Wei Dai, Kyungjun Lee, Alexander M. Sinyukov and Hong Liang
J. Tribol   doi: 10.1115/1.4036449
In this research, rheological and tribological performance of additive V2O5 nanoparticles in a light mineral oil has been investigated. For rheological performance, the addition of 0.2 wt% V2O5 could reduce the viscosity of the base oil for 6%. Considering the overall friction reduction in boundary, mixed, and hydrodynamic lubrication regimes, that with 0.1 wt% V2O5 exhibited the best effect. Friction coefficient of a base oil could be reduced by 33%. In terms of wear, the addition of 0.2 wt% V2O5 showed the lowest wear rate, which is 44% reduction compared to base oil. Through Raman spectrum and EDS analysis, it was found that V2O5 involved tribochemical reaction during rubbing. Vanadium intermetallic alloy (V-Fe-Cr) was found to enhance the antiwear performance. This research revealed that V2O5 nanoparticles could be an effective additive to improve tribological performance.
TOPICS: Friction, Wear, Nanoparticles, Tribology, Rheology, Mineral oil, Tribochemistry, Lubrication, Intermetallic compounds, Alloys, Viscosity
Takashi Nogi, Kazuaki Maniwa and Noriko Matsuoka
J. Tribol   doi: 10.1115/1.4036451
Cage motions in ball bearings are investigated using a dynamic analysis program. Increases in the cage friction coefficient induce unstable motions of the cage. The instability is more likely to occur under high load and low speed conditions due to less ball-race sliding. A simple theory of cage instability is developed, and a critical cage friction coefficient formula is proposed, which is a function of the cage mass, ball-race traction, ball-cage contact stiffness, cage rotational speed and number of balls. The prediction of this formula agrees with the results of the dynamic analysis. With a nonuniform separation between the balls, a high speed whirl is superimposed on the normal whirl with the ball group speed. The direction of the high speed whirl is the same as the cage rotational direction in inner race rotation, but they are opposite in outer race rotation. These results agree with some experimental results in the literature and validate the dynamic analysis.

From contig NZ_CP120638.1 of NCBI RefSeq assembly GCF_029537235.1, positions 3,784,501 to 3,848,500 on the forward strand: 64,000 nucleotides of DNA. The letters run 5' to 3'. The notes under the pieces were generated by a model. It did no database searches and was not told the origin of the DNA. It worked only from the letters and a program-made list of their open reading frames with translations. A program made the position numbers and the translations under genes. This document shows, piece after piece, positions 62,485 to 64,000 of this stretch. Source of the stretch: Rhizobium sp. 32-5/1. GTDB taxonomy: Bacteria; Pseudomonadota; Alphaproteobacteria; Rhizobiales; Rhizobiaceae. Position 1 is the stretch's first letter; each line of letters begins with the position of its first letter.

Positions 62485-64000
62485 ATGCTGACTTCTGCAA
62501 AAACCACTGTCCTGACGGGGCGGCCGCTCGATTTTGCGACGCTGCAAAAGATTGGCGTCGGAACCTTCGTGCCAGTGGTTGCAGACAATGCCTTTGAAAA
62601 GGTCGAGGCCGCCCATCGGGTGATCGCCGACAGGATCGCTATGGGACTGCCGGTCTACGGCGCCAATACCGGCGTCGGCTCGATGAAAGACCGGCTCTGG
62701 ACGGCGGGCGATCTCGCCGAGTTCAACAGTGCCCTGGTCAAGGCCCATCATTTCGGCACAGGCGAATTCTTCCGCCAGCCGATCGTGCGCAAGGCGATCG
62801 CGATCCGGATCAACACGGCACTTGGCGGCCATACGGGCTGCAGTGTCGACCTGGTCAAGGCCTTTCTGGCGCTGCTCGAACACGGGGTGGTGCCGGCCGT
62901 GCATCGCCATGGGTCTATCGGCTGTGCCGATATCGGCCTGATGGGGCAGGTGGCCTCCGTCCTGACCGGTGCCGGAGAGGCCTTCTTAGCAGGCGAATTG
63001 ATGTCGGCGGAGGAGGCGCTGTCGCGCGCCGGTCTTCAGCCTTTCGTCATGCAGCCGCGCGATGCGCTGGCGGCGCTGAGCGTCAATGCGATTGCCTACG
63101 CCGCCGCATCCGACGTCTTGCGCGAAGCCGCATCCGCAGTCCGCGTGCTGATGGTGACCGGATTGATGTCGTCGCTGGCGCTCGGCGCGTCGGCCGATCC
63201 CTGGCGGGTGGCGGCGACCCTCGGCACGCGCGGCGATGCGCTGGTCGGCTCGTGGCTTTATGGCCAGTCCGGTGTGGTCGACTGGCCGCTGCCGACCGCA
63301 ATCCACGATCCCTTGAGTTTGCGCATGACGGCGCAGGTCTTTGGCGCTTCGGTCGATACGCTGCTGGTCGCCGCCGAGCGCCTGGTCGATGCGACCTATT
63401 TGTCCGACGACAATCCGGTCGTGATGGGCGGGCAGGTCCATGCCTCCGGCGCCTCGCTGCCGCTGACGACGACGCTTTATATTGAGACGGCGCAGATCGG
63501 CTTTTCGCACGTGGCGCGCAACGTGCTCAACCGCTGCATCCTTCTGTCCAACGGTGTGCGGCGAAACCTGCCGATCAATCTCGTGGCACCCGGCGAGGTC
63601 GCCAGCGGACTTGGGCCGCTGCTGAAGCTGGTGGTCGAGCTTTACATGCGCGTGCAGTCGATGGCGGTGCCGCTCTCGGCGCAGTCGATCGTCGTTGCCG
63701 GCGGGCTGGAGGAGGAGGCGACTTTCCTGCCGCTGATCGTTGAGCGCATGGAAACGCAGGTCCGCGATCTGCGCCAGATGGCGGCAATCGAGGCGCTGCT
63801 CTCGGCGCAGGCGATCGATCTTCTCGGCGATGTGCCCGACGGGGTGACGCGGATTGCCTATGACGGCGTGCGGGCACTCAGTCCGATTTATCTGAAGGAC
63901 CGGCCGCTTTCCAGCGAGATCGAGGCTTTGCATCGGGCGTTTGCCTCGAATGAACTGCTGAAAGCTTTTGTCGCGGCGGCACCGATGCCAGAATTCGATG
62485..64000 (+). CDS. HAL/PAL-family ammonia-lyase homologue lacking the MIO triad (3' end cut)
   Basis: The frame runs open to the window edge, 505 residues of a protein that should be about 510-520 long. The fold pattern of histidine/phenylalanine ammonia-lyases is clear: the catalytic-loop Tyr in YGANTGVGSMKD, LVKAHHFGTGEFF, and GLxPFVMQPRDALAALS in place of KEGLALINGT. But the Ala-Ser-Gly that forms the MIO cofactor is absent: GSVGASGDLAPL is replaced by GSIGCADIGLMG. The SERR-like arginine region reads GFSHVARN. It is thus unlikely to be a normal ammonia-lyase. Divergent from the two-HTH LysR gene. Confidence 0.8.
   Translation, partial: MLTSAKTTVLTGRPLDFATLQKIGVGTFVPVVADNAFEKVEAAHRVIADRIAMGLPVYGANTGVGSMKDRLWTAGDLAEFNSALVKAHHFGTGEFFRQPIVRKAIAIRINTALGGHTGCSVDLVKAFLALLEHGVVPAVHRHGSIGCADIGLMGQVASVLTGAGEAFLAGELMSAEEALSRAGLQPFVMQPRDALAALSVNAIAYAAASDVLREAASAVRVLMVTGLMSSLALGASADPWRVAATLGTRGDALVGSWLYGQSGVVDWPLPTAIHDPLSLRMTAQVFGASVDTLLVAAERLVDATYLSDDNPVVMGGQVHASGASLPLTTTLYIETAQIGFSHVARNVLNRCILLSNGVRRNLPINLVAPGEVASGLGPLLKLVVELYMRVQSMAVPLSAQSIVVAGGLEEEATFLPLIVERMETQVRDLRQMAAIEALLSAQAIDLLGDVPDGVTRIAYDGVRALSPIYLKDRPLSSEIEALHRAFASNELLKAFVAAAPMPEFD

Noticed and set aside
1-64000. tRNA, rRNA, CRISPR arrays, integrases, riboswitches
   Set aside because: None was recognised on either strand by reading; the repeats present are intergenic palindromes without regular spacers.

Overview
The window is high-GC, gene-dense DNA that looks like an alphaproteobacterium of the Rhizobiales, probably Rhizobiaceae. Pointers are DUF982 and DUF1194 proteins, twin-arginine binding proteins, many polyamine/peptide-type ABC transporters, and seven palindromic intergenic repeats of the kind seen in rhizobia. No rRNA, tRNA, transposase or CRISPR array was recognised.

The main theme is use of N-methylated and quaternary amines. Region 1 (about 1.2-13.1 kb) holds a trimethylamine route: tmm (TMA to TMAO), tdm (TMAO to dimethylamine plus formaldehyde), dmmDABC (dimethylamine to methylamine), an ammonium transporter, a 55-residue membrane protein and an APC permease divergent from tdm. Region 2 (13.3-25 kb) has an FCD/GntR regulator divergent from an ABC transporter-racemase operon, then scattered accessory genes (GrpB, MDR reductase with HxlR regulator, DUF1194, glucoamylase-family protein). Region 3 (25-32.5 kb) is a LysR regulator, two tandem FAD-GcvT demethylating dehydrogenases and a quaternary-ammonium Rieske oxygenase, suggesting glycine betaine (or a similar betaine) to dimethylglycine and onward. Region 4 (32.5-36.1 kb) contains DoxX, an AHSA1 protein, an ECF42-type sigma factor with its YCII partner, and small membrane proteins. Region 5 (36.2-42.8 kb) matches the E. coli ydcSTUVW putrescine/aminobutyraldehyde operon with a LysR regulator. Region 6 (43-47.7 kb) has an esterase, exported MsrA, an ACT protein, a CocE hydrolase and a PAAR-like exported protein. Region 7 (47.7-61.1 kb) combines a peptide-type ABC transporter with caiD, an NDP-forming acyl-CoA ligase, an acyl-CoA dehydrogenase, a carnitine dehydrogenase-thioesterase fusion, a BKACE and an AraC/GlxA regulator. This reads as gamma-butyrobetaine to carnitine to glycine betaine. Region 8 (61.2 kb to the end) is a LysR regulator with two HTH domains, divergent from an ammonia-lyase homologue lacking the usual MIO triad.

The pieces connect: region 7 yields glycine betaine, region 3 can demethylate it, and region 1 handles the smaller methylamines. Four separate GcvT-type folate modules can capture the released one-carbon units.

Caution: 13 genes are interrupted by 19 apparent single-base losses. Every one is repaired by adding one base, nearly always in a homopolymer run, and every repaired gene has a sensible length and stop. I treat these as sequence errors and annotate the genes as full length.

TOPICS: Dynamic analysis, Ball bearings, Whirls, Rotation, Friction, Separation (Technology), Stress, Stiffness, Traction
Philip Varney and Itzhak Green
J. Tribol   doi: 10.1115/1.4036380
Mechanical face seals are constitutive components of a much larger turbomachine. The interplay between the seal and the turbomachine is complicated by the trend of increasing turbomachine efficiency by reducing seal clearances, increasing rotor shaft speeds, and making rotors lighter and more flexible. These methods for increasing efficiency heighten the importance of incorporating the coupled rotordynamics into the seal dynamics. The principal objective of this work is to, for the first time, determine how the rotor affects the seal performance. Thresholds can then be established beyond which the rotor influences the seal performance but not vice-versa. A general model of a flexibly-mounted stator (FMS) face seal is provided including the coupled dynamics of the flexible shaft and seal seat. The model accounts for rotor and FMS axial and angular deflections. Specifically, a lumped-parameter model is used to simulate the rotordynamics (if required, a more complicated model is certainly permissible). Static and dynamic rotor angular misalignments are considered. For expediency, the EOMs are linearized in the non-contacting regime and solved analytically at steady-state to investigate rotor inertia ratio, shaft speed, and angular misalignment. Importantly, results reveal that in some operating regimes, neglecting the rotordynamics implies healthy seal operation when instead contact exists between the seal faces. The effect of rotor-stator inertia ratio is investigated, demonstrating that when the rotor inertia is much larger than the seal’s, the rotordynamics can be solved separately and sent to the seal model as an external input.
TOPICS: Rotors, Stators, Steady state, Rotordynamics, Turbomachinery, Inertia (Mechanics), Dynamics (Mechanics), Flexible manufacturing systems, Deflection
Lijun Cao, Farshid Sadeghi and Lars-Erik Stacke
J. Tribol   doi: 10.1115/1.4036378